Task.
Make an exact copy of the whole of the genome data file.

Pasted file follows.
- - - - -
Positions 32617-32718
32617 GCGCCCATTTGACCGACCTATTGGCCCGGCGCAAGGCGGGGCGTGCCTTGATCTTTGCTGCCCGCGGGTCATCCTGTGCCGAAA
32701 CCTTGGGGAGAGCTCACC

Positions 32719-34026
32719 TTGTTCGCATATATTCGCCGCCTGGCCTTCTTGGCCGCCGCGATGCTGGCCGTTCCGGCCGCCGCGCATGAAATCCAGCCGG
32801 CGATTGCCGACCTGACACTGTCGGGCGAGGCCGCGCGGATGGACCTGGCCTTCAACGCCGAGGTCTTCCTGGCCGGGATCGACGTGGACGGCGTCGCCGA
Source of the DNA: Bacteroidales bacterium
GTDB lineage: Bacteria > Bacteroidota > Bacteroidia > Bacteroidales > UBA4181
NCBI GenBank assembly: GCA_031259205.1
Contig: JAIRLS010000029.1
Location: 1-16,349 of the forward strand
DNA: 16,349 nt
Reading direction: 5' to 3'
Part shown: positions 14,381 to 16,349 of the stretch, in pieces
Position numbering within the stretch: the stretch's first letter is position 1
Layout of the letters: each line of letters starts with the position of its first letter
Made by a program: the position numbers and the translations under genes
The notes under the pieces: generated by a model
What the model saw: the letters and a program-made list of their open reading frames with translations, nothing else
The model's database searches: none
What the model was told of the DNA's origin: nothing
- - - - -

Positions 32617-32718
32617 GCGCCCATTTGACCGACCTATTGGCCCGGCGCAAGGCGGGGCGTGCCTTGATCTTTGCTGCCCGCGGGTCATCCTGTGCCGAAA
32701 CCTTGGGGAGAGCTCACC

Positions 32719-34026
32719 TTGTTCGCATATATTCGCCGCCTGGCCTTCTTGGCCGCCGCGATGCTGGCCGTTCCGGCCGCCGCGCATGAAATCCAGCCGG
32801 CGATTGCCGACCTGACACTGTCGGGCGAGGCCGCGCGGATGGACCTGGCCTTCAACGCCGAGGTCTTCCTGGCCGGGATCGACGTGGACGGCGTCGCCGA
Source of the DNA: Bacteroidales bacterium
GTDB lineage: Bacteria > Bacteroidota > Bacteroidia > Bacteroidales > UBA4181
NCBI GenBank assembly: GCA_031259205.1
Contig: JAIRLS010000029.1
Location: 1-16,349 of the forward strand
DNA: 16,349 nt
Reading direction: 5' to 3'
Part shown: positions 14,381 to 16,349 of the stretch, in pieces
Position numbering within the stretch: the stretch's first letter is position 1
Layout of the letters: each line of letters starts with the position of its first letter
Made by a program: the position numbers and the translations under genes
The notes under the pieces: generated by a model
What the model saw: the letters and a program-made list of their open reading frames with translations, nothing else
The model's database searches: none
What the model was told of the DNA's origin: nothing